Suffering from an uncomfortable burning sensation in the mouth coupled with cream-coloured or yellow spots? You might have oral thrush.
What is oral thrush?
Oral thrush is an infection of the yeast fungus, Candida albicans, in the mucous membranes of the mouth. It can also be called oral candidiasis or oral moniliasis.
How do you get oral thrush?
Candida is present in the oral cavity of almost half of the population. Everyone who wears dentures will have candida, without necessarily suffering any ill effects.
Candida doesn’t become a problem until there’s a change in the chemistry of the oral cavity that favours candida over the other micro-organisms that are present. These changes can occur as a side-effect of taking antibiotics or drug treatment, such as chemotherapy.
These changes can also be caused by certain conditions such as diabetes, drug abuse, malnutrition and as a consequence of immune deficiencies relating to old age or infection such as AIDS.
Furthermore, people whose dentures don’t fit well can sustain breaks in the mucous membranes in their mouth, which can act as a gateway for candida. People who suffer from this problem often have moist, pink sores at the corners of their mouth, known as angular cheilitis, which is an indication of a candida infection.
It is often characterised by white, cream-coloured, or yellow spots in the mouth. The spots are slightly raised. There is normally no pain in the area underneath the spots. If you scrape off these spots, they leave small wounds that bleed slightly.
In adults, thrush can cause an uncomfortable burning sensation in the mouth and throat, a bad taste in the mouth, cracks at the corners of the mouth, a sore tongue or gums and difficulty eating.
In babies, it is characterised by a white or yellow coating on the tongue, and resistance to feeding.
Who is at special risk?
The following people may be at more risk of oral thrush:
- Newborn babies.
- Denture users.
- Adults with diabetes or other metabolic disturbance.
- People with a dry mouth relating to side-effects of their medication (eg anti-psychotics) or medical conditions (eg Sjőgren’s Syndrome).
- People undergoing antibiotic or chemotherapy treatment.
- Also, people prescribed oral steroid medication or steroid metered dose inhalers.
- Drug users.
- People with poor nutrition.
- People with an immune deficiency.
How does the doctor diagnose oral thrush?
Diagnosis of oral thrush is straightforward:
• Oral thrush in babies
In babies, thrush is usually diagnosed on the basis of the clinical picture. Occasionally, in order to make a diagnosis, the doctor will scrape the baby’s tongue and send the sample for analysis.
• Oral thrush in adults
Your doctor or local pharmacist can diagnose oral thrush simply by asking you to stick your tongue out.
Many other diseases and illnesses, including very early stages of cancer, can have similar symptoms, so if you’re not sure then it’s important to consult your doctor and get a thorough check-up.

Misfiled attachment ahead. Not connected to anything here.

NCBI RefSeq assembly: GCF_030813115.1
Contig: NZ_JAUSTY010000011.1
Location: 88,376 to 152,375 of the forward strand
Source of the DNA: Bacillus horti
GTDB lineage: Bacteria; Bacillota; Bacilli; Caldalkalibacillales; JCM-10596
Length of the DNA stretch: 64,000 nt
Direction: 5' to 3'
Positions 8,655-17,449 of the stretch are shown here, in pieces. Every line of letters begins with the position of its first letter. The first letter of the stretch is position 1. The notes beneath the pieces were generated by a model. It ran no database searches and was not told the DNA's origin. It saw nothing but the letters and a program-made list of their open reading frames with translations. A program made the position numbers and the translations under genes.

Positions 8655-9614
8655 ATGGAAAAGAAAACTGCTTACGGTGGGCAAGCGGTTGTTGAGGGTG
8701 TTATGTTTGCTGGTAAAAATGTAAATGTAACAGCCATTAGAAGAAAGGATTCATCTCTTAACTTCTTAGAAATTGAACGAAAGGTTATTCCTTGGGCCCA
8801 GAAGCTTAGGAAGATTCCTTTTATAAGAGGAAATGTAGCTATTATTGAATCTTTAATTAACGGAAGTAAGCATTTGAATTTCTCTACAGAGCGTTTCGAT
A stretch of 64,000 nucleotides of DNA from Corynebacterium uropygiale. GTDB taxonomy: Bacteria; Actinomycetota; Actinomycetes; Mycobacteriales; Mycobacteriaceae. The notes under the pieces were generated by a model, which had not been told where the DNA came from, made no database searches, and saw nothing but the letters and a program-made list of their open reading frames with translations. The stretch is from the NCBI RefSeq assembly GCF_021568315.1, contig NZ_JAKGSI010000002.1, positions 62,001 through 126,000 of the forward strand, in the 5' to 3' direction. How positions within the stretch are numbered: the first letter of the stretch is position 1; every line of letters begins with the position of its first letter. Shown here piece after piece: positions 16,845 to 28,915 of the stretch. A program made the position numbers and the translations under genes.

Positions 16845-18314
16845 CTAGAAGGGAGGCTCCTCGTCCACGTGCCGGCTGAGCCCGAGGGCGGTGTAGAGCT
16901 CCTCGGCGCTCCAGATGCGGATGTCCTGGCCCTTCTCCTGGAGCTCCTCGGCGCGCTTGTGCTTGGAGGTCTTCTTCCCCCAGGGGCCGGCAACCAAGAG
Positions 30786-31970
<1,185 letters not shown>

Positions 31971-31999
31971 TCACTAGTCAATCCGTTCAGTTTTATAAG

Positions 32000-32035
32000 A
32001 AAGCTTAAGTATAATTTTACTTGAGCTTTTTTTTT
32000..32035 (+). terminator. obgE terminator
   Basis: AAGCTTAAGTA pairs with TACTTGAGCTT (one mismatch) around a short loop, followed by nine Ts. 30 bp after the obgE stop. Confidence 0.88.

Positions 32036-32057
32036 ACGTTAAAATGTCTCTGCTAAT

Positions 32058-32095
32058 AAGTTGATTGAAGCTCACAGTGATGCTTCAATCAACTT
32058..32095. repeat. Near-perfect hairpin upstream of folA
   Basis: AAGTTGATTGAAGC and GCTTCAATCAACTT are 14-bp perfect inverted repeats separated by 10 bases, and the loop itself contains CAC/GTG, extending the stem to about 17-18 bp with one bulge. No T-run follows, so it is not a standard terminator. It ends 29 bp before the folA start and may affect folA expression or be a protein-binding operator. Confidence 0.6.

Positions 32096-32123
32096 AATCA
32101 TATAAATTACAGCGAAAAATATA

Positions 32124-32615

In cases where thrush occurs as the result of disease or illness in other organs or systems, such as AIDS, sudden and very intense thrush can be a sign of a general aggravation of the main illness. This makes it all the more important to pay attention to this and similar changes, so you can get help in time.
Oral thrush treatment
It can be easily treated with medicines bought from a pharmacy, such as a mouth gel.
In babies, oral thrush may clear spontaneously without treatment and may be prevented by sterilising all feeding equipment and mouth toys. It’s been suggested that by giving the child sterilised water immediately following a milk feed, residual milk in the mouth is rinsed away, reducing the population of candida within the oral cavity.
In other circumstances, the condition that caused the thrush must be brought under control. This might involve investing in new and better fitting dentures, or adjusting diabetes treatment.
For patients with underlying immune deficiencies such as AIDS, a course of oral treatment, using antifungal drugs, may have to be used. Once the condition that caused the oral thrush has been treated, the thrush itself can be cured.
Treatment for oral thrush is with antifungal medicines, in the form of oral suspensions or gels that are held in the mouth before swallowing. These allow the antifungal agent to act locally in the mouth. Examples include nystatin (Nystan oral suspension), or miconazole (Daktarin oral gel).
If left untreated, oral thrush can spread to other parts of the body and require treatment with oral antifungal medicines such as fluconazole – this will help clear all fungal and thrush infections in the body.
Coping with the symptoms of oral thrush
Thrush can make the mouth so sensitive that it’s impossible to perform regular oral hygiene. Try the following:
- Use a very soft toothbrush.
- It can often help to rinse the mouth with a diluted solution of 3 per cent hydrogen peroxide.
- Ask your pharmacist which mouthwash is most appropriate for this purpose.
- If whatever caused the thrush can be brought under control, the infection is likely to go away after a few days of treatment with a fungicide.